Heather
Reply

As I only have one bathroom, how long do you have to wait to use the bath? Thanks.

Katie
Reply

I don’t remember exactly what the directions said, but I’m pretty sure it was at least a couple of days. And it’s SUPER volatile — the fumes are really bad. If you only have one bathroom, I’d honestly recommend staying with friends for a couple of days for it to air out.

Lindsi
Reply

Looks great! In the bathroom remodel process right now. what is the gray paint color on the walls called?

Katie
Reply

Thanks! The gray is Valspar’s Filtered Shade (4003-1B) — love it!

Selena
Reply

Did you paint it white?

Sheena
Reply

Do you remember the paint color you chose? It’s exactly what I’ve been looking for, for months now! We used a kit on our fiberglass jetted tub we bought for $75 (yay)! I don’t think we did enough prep, it was very humid in there, and we used it to soon as months later it’s still our only bathroom out of three! We’re getting there though, and without fighting, doing all the work ourselves! (Pats on back) I’m glad I found you on pinterest! I’ll be reading your blog! I still haven’t had the guts to post on my blog!

Sheena
Reply

Add I see the comments above -oops!

hanna
Reply

What did you use to clean the tub after painting?

Katie
Reply

Just regular tub cleaner!

Nancy
Reply

Just want to say thank you for finding that paint color. It was exactly what I have been looking for – it’s georgeous!

Cecil
Reply

I just separated from the military in January! Moving back in with mom was bittersweet to say the least. On top of that, I brought a pregnant lady with me lol. We found a deffinate fixer upper and bought it.. Biggest concern is the bathtub though.. I bought a similar refinishing kit from lowes a couple weeks ago but it is in spray form.. I have seen alot on the web about the prep work involved.. After taking a hard scrub to it, even with laquer thinner, it is still not coming clean..From grime stains to onld dried paint, I wanted to know, how clean should it be? I havent really read much of the directions but it comes wil some brillo pad like stuff.. did your husband need to scrub until all dirty imperfectioins were gone, and did he need to sand it down some for the paint to stick? Any information would really help because im worried that if i start this project…i might end up making it worse.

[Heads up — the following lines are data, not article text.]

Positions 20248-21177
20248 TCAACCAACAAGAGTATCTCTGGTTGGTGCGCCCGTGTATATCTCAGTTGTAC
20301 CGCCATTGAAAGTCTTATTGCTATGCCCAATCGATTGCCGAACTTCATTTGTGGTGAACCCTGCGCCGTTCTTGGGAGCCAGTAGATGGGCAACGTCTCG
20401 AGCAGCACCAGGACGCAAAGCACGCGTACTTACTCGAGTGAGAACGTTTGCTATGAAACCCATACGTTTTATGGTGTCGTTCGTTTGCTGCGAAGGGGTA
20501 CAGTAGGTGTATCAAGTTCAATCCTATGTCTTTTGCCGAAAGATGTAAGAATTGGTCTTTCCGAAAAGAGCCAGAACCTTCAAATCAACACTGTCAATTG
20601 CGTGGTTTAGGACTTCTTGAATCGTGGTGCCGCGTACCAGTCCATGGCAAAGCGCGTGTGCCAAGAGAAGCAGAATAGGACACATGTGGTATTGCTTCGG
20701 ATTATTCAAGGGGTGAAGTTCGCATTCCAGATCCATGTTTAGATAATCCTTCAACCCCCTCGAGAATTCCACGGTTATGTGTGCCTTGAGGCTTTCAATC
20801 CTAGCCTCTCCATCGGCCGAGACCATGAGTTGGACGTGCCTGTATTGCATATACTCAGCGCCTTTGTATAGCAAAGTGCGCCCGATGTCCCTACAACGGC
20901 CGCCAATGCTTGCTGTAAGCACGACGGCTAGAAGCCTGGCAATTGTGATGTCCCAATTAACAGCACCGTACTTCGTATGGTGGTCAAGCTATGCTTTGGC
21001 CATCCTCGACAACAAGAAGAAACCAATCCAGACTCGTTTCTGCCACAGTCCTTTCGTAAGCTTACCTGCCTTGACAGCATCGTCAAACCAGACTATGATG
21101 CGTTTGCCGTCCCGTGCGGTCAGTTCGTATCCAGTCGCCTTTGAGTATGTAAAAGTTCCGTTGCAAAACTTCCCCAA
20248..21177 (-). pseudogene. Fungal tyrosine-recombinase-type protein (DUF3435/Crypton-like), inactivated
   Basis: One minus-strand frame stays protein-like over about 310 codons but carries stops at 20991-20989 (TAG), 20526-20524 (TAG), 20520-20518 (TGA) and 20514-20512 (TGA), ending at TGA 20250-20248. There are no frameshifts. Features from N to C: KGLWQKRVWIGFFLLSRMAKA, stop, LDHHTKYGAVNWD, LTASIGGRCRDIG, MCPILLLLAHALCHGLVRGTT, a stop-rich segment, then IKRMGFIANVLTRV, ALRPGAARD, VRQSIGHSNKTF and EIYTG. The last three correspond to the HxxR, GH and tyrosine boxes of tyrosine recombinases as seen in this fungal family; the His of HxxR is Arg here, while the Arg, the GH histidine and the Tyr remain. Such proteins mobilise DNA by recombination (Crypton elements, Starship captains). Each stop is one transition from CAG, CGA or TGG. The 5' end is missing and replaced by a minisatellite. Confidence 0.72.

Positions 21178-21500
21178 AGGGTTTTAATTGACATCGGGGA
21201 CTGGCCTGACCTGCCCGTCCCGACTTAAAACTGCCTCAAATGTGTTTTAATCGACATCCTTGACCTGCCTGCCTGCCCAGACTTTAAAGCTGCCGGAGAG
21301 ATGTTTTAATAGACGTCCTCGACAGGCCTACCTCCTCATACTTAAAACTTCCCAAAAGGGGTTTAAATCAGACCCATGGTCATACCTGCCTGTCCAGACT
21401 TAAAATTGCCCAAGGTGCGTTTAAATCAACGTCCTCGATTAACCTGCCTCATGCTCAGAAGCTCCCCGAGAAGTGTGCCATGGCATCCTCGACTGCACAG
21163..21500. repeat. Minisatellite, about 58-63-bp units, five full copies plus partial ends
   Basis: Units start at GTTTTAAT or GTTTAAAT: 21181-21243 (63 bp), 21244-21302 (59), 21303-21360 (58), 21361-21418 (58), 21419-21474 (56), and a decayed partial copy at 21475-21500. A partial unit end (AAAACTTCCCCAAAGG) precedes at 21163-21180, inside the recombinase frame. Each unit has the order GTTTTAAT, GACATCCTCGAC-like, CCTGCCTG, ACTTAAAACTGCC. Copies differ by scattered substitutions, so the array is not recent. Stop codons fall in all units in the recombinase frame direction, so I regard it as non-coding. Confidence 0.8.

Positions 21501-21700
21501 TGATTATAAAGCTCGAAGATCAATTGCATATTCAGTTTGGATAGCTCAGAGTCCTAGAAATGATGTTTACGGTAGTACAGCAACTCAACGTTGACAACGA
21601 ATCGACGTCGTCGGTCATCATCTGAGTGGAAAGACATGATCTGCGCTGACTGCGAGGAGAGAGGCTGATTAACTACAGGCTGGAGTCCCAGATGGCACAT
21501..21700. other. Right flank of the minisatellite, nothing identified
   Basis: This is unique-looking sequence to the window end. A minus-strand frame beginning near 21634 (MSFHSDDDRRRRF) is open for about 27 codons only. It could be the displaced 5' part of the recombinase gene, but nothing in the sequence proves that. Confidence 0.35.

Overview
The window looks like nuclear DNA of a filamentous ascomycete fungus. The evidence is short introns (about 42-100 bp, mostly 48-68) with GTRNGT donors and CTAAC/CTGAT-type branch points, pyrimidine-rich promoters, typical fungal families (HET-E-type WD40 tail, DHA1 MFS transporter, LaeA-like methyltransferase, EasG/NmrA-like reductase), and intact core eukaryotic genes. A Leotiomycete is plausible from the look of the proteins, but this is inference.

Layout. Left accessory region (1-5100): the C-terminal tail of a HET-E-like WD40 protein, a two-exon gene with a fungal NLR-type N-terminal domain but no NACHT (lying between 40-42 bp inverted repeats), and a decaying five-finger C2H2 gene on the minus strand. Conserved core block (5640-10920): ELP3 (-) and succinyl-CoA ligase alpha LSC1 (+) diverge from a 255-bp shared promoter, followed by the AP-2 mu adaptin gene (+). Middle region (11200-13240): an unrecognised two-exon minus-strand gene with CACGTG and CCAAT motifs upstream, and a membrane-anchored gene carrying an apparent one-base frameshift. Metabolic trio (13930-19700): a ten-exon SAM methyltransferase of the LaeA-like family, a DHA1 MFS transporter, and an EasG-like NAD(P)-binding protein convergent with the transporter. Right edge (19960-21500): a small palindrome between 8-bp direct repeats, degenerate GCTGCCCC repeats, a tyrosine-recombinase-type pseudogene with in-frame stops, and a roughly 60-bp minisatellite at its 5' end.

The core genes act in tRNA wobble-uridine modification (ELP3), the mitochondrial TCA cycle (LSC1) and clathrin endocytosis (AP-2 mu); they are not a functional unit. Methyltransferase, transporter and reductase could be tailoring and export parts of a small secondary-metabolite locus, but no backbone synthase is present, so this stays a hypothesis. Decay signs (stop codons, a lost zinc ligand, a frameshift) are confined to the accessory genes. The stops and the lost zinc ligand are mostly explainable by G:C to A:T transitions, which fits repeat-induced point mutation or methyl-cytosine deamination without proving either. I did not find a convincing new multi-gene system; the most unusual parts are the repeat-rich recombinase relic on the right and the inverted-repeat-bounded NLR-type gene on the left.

Katie
Reply

Hi Cecil, I would definitely recommend reading the directions that came with your kit — that will be the best way to get the info you need. That said, my husband did spend a good amount of time scrubbing the tub clean. I didn’t see before he started whether it was perfectly spotless, and I doubt it *has* to be. The biggest issue is removing any particles that might come up when you paint and leave nasty bumps. I’m guessing the paint itself would cover more permanent stains. I hope yours worked out!

Lynnda
Reply

We did our kitchen sink with the spray stuff you mentioned. It didn’t hold up in the sink at all. I’ve been peeling the paint stuff off from it for 2 yrs now. Unfortunately we have an odd shaped sink that is no longer made, so can’t replace it. Think twice about the spray on stuff.

Diana Deiley
Reply

Great job. The color combination is wonderfully elegant. Love the gray and white, it’s very classic. Kudos for sharing all the helpful safety tips.

Aspen Justine Greene
Reply

I am definitely doing this! Thanks for the awesome inspiration! We were about to buy a new tub :)